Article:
Metallica Releases First Ever Biography About Late Bassist

The first ever biography written about Metallica's late bass player Cliff Burton is being sold through the band's website right now for $20.

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The first ever biography written about Metallica's late bass player Cliff Burton is being sold through the band's website right now for $20. "To Live Is To Die: The Life And Death Of Metallica's Cliff Burton" chronicles Cliff's time with the band including recording their groundbreaking first three albums.

The book, which was written by Joel McIver and published by Jawbone Press, will also include a foreword by Metallica's Kirk Hammett. Speaking with Blabbermouth.net, McIver says, "I'm deeply honored that Kirk spoke to me for the Cliff Burton biography. We talked about the rollercoaster ride of Metallica's early career which he and Cliff experienced, from the time that both men joined the band in early 1983 until Cliff's death three and a half years later. The impact that Burton had on the rest of Metallica, both musically and as an example of how to stick to your principles in the music industry, was profound and Kirk provided a perspective on that impact which couldn't have come from anywhere else."

Additionally, Blabbermouth reports that the book will feature introductions from artists inspired by Cliff such as Mikael kerfeldt of Opeth, Alex Webster of Cannibal Corpse, Alex Skolnick of Testament, Dave Ellefson of F5 and formerly of Megadeth, among others. The book will also feature rare photos and interviews from people who have never before spoken on public record such as Steve Doherty, Cliff's bass teacher; K.J. Doughton, Metallica's first fan-club manager; Flemming Rasmussen, the producer of "Ride The Lightning" and "Master Of Puppets"; and Corinne Lynn, Cliff's girlfriend before his death.

McIver is also responsible for penning another book about Metallica: "Justice For All: The Truth About Metallica." The book is going on to be republished this summer in its third edition by Omnibus Press. McIver comments, "Looks like that first Metallica book has taken on a life of its own. Since its publication five years ago it's been translated into nine languages: clearly there was a gap in the market for a fully comprehensive book on Metallica. Lars Ulrich told me recently that he's constantly asked to sign copies of it all over the world."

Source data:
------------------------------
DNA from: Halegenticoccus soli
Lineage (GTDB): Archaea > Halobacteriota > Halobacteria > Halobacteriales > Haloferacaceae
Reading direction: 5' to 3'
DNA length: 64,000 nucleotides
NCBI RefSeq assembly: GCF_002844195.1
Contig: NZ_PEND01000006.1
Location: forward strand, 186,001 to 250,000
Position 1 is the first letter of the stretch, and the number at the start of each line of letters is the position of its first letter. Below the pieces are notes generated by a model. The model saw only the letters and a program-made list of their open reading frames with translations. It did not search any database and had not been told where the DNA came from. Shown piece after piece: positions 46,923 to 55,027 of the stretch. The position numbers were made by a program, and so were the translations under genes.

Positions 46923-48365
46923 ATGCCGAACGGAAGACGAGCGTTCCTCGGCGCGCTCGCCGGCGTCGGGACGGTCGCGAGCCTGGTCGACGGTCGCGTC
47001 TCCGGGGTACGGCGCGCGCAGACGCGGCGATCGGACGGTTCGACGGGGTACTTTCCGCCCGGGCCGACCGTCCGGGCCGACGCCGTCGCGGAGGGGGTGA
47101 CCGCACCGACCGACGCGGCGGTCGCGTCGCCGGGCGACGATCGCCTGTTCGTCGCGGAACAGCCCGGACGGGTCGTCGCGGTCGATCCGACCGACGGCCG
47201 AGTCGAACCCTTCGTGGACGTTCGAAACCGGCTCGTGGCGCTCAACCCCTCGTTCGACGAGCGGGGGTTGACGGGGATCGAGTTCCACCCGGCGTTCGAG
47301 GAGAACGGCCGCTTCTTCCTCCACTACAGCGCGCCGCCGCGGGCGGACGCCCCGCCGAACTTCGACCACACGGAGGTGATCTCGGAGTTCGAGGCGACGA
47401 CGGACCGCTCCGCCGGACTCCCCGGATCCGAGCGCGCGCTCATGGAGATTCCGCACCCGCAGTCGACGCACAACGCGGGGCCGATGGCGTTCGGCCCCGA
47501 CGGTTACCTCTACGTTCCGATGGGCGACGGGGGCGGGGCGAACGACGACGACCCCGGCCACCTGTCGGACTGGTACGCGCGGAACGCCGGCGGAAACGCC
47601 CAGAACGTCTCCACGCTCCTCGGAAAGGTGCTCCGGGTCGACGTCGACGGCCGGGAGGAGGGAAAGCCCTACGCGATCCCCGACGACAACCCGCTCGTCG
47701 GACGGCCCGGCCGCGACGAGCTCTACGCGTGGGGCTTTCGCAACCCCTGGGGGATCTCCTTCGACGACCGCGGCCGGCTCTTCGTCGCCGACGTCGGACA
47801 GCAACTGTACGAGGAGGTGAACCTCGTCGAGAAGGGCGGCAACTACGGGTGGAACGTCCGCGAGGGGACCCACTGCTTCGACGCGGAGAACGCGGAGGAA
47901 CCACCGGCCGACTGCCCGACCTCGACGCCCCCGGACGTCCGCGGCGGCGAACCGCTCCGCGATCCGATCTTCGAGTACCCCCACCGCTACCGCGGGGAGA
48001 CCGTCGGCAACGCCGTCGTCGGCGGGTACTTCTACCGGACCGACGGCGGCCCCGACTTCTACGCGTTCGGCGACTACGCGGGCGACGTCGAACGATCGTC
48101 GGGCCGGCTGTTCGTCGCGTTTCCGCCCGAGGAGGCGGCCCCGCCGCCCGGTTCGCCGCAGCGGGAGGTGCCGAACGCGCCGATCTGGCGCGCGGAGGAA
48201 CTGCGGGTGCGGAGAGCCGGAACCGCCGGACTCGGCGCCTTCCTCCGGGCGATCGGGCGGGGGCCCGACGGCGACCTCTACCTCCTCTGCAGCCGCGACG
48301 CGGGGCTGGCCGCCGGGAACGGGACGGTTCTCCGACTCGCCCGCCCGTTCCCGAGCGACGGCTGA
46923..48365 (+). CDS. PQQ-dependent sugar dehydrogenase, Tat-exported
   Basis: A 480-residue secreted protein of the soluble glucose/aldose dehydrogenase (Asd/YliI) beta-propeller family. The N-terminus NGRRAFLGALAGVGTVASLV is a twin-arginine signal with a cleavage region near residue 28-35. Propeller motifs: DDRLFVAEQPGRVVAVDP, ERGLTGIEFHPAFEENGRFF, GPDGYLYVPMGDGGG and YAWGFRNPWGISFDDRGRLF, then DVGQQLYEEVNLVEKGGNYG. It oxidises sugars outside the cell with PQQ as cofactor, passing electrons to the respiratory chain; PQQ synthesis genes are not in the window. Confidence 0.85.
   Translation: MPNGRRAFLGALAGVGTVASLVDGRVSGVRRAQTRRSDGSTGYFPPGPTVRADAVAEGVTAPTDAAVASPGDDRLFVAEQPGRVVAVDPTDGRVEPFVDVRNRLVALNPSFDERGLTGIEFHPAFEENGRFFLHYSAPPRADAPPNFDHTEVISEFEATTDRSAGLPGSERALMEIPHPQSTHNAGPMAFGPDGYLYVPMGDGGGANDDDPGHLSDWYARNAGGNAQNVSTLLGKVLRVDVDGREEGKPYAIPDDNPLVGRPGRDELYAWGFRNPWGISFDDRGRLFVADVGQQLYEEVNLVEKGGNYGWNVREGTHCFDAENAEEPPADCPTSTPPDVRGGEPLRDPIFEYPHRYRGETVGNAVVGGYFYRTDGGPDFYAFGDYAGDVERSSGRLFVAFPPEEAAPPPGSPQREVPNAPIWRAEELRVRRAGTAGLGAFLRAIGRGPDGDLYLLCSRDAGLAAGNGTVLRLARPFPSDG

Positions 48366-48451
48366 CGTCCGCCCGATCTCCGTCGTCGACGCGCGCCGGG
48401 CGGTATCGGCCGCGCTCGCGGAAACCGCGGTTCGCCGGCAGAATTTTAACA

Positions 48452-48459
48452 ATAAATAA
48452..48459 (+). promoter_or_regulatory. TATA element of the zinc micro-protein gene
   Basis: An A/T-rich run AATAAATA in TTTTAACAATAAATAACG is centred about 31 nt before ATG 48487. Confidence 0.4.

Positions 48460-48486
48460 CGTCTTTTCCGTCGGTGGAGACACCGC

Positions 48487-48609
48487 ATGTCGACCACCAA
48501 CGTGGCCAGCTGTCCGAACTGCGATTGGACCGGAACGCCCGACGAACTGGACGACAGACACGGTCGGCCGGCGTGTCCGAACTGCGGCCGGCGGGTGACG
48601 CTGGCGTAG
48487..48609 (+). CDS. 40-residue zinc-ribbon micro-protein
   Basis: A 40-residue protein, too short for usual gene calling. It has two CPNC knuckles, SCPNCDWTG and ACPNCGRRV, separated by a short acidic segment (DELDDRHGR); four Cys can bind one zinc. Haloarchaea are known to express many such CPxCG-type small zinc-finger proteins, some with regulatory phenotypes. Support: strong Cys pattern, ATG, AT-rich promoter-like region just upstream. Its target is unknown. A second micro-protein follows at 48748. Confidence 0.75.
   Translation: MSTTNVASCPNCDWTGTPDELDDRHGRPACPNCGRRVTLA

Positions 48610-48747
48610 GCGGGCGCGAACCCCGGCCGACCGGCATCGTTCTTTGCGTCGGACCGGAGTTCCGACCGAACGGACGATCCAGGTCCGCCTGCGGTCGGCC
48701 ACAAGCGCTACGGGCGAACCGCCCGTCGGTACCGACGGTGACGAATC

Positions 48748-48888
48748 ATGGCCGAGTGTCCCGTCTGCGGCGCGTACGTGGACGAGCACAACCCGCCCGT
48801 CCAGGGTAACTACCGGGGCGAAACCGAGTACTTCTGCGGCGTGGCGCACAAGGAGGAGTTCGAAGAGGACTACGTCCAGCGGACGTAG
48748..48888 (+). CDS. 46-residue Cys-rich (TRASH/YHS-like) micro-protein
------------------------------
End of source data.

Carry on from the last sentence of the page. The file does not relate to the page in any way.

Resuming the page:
Report by David Lowe-Bianco.

16 comments sorted by best / new / date

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    AEnima18
    Joel McIver is a very good rock/metal biog writer and I will definately be getting a copy!
    Raven_Flight
    I woudn't say "Metallica releases", at first I though it was another kind of dirty business, maybe related with Ulrich. But it's good some writer put this all together. Even the mighty Akerfeldt and Skolnick got some inspiration from Cliff, he surely is a big name on the whole genre. Long live to Burton's legacy!
    enginehead
    Its surprisin that Ellefson was inspired by cliff, though its nice he's contributed to the book in my opinion.
    southern_stylin
    There's a very good chance that if you picked up a bass after 1983, you were inspired to do so by Cliff Burton.
    BurntGerbil
    southern_stylin wrote: There's a very good chance that if you picked up a bass after 1983, you were inspired to do so by Cliff Burton.
    Very true, I had already played guitar for a few years, but decided to take a stab at bass as a second instrument after listening to Orion
    Guitar_Jester
    joshua029 wrote: still miss that man musically...
    Dude, you were just 1 year old when he died.
    Rokeman
    I wasn't even born when he died, but out of all of Metallica's records, it was the first few that had the greatest impact on me, and Cliff's bass lines that took some things to the next level.
    SOApostasy
    It took them 23 years to write a biography about him? Shit. After he died metallica started to lose their thrash metal hue. (skip ahead 10 yrs to load. Don't get me wrong, I love the album, It's just not metal) The fact is Cliff WAS Metallica. KIll em all thru Master of puppets would have sucked without his input. Rest in peace, you metal mother-****er.
    Grudgeshredder
    SOApostasy wrote: The fact is Cliff WAS Metallica. KIll em all thru Master of puppets would have sucked without his input.
    Well, actually, Cliff also introduced them to alot slower bands that actually led them to what is the Black Album, and that led to Load and what not. Am I criticizing the man? No, he was a musical ****ing genius! I just get a little edgy when people say "Metalica went soft when Cliff died."
    SOApostasy wrote: It took them 23 years to write a biography about him?
    I'm sure people had thier reasons for it. Keep in mind, that he wasn't AS recognized in 1986 at the time of his death as he is now. It was after the success of the Black Album that cause more people to pick up Kill "Em All-Master of Puppets and realize how much this man was a genius as previously stated. So that's probably why it took 23 years. Oh and don't get the impression I'm attacking you, I was just answering a question and putting in imput. Also, next paycheck, I'm gonna go out and get this book, you can bet your ass on it
    ..NEM..
    Guitar_Jester wrote: joshua029 wrote: still miss that man musically... Dude, you were just 1 year old when he died.
    You DID notice that he/she wrote "musically", right?